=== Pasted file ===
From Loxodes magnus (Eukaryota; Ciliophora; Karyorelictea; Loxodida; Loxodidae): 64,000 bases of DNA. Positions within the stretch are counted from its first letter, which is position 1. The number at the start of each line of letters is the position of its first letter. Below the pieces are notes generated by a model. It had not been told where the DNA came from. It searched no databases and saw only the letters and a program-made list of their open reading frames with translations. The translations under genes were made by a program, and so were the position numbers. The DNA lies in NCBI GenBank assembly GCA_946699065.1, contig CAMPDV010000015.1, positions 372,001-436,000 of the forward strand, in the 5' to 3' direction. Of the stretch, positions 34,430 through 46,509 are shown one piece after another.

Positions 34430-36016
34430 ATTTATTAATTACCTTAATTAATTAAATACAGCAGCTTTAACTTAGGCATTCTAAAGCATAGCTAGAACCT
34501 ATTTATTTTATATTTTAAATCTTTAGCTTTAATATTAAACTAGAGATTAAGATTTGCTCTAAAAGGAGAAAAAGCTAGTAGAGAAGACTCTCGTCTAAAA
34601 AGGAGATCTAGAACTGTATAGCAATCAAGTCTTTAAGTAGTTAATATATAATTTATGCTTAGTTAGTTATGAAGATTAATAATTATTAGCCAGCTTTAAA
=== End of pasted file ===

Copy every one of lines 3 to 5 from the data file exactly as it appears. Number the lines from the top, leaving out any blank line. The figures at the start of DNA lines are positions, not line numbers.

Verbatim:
34430 ATTTATTAATTACCTTAATTAATTAAATACAGCAGCTTTAACTTAGGCATTCTAAAGCATAGCTAGAACCT
34501 ATTTATTTTATATTTTAAATCTTTAGCTTTAATATTAAACTAGAGATTAAGATTTGCTCTAAAAGGAGAAAAAGCTAGTAGAGAAGACTCTCGTCTAAAA
34601 AGGAGATCTAGAACTGTATAGCAATCAAGTCTTTAAGTAGTTAATATATAATTTATGCTTAGTTAGTTATGAAGATTAATAATTATTAGCCAGCTTTAAA